Can I drive a newly purchased car without insurance? You have just purchased a new car, and you are excited to take it for a spin! You might think that the only thing you need to do is register your car, but there’s one other important detail that you may have overlooked — your insurance.
But before you take off without it, make sure you know about the most dangerous roads in Florida and what the law says about driving without insurance.
Why You Should Not Drive a Newly Purchased Car Without Insurance
Like most people, you probably don’t think twice about driving your newly purchased car off the lot without insurance. However, there are several reasons why you should only drive a newly purchased car with insurance. For one, it’s illegal in most states. But even if it wasn’t, it’s still not a good idea. Here’s why:
- If you get into an accident, you could be liable for damages. That means that if you cause damage to someone else’s property or injure someone while driving your new car, you could be on the hook for a lot of money.
- Without insurance, you won’t be covered if your car is stolen or vandalized. So if something happens to your new car while it’s uninsured, you’ll have to pay for the repairs or replacement out of your pocket.
- When you’re in a car accident, the last thing you want to worry about is whether or not you have the right insurance. Insurance is there to protect you financially in the event of an accident. If you don’t have one, you could be on the hook for any damages yourself, including medical bills, property damage, or even loss of wages if you cannot work. In some states, it’s even illegal to drive without coverage. So, having one will ensure you get the compensation you deserve if you’re involved in a car accident.
Can I Drive a Newly Purchased Car Without Insurance?
Driving a car without insurance is illegal, even if you just bought one. Car dealerships may let you buy without providing evidence of insurance — but none will let you drive off the lot with your new car. If you have a driver’s license and want to test drive a vehicle before it’s yours, this is possible but will have limitations on when, where, and how fast you can drive.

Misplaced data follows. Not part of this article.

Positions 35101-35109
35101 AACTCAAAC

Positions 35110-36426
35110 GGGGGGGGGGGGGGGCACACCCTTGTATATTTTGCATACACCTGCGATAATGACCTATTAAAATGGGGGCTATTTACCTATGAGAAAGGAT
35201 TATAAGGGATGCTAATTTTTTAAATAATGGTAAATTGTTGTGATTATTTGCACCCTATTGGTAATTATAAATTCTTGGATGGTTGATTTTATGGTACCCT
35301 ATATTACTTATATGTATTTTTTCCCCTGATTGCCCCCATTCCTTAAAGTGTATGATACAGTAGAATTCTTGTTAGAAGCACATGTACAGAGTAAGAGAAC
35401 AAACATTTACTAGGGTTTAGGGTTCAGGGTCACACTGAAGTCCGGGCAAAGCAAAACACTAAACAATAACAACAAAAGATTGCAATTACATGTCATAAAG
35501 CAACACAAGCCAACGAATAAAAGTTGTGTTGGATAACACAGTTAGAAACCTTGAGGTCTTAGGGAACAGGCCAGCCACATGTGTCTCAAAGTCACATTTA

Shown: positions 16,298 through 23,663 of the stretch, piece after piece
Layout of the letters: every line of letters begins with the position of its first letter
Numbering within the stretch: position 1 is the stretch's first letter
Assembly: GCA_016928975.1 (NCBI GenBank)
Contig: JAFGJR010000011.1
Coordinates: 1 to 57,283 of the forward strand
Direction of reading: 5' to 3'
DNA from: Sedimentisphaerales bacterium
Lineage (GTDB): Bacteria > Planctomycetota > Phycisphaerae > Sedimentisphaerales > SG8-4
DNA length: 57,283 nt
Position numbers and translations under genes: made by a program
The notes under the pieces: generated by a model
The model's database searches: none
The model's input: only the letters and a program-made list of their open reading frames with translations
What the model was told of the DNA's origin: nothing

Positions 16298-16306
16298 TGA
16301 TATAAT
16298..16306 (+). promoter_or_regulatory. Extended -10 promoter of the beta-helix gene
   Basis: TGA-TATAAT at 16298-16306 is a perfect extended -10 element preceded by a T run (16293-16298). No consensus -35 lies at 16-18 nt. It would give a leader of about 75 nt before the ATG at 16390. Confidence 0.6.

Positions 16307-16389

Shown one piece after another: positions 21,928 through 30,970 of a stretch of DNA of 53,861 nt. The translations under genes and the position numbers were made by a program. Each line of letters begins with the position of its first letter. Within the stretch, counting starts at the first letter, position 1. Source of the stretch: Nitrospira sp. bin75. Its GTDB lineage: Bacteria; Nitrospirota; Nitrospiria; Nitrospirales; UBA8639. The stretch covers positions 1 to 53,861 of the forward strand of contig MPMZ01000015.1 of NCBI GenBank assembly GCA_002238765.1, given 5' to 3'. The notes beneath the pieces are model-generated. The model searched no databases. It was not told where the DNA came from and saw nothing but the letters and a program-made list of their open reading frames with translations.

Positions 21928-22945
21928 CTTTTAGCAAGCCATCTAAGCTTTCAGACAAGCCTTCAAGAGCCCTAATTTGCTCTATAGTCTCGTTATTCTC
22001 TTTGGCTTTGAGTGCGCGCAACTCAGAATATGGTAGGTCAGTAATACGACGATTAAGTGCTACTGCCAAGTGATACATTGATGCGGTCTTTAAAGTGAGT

Drivers are required to have some form of financial responsibility in all 50 states and the District of Columbia. The price of insurance also depends on the type of vehicle you’re driving. Relatively expensive vehicles will cost more to insure than cheaper cars. To get the best sense of what your insurance rate is going to be, it’s important to get quotes for at least a few models that you’re considering purchasing.
Additionally, young drivers might have to choose between getting their insurance or joining their parents’ existing policy. Some parents might be tempted to add their teen as a separate account on their policy to safeguard them from increasing rates.
What to Consider When Buying Insurance
New cars depreciate about 10% the moment they’re driven off the lot and another 20% in the first year. There are different types of insurance coverage specific to new car owners. These include:
Replacement coverage for brand-new cars
If your car is stolen or destroyed, “new car replacement coverage” will allow you to replace it with a similar model. Although the cost is higher than regular auto insurance, this protection can shield you from a decrease in your vehicle’s value. When you initially purchase a new car, it has less value than when you buy yours. That’s why “new car replacement insurance” is important to your policy.
Repair provision coverage
When your vehicle is totaled in an accident, you may be left with repair bills exceeding your car’s cash value. Repair provision coverage helps to pay for these repairs up to the limits of your policy. This type of coverage is significant if you have a newer vehicle or one that is particularly expensive to repair.
If you are financing your vehicle, your lender may also require you to have this type of coverage in place. Repair provision coverage is typically subject to a deductible, just like other types of auto insurance. Be sure to ask your agent about this when shopping for a policy.
Gap coverage is beneficial for people who are leasing or financing their vehicles. Your insurance company will make the remaining payments if you total your car before paying it off. However, gap coverage makes up the difference between the real cash value of the car and its outstanding balance.
Contact Us for a Free Consultation
Can I drive a newly purchased car without insurance? Unfortunately, no. Even if you recently purchased the car, it is prohibited to operate it without insurance.
The Law Offices of Pacin Levine P.A. have an entire team of highly qualified and experienced legal professionals that handle all stages of your claims, cases, or lawsuits. This ensures you always have a lawyer to help you with the specific issue you are facing. If you have been injured or aggrieved or need legal assistance in the state of Florida, contact us for a free case review at 1-800-247-2727 or firstname.lastname@example.org. We are here to help!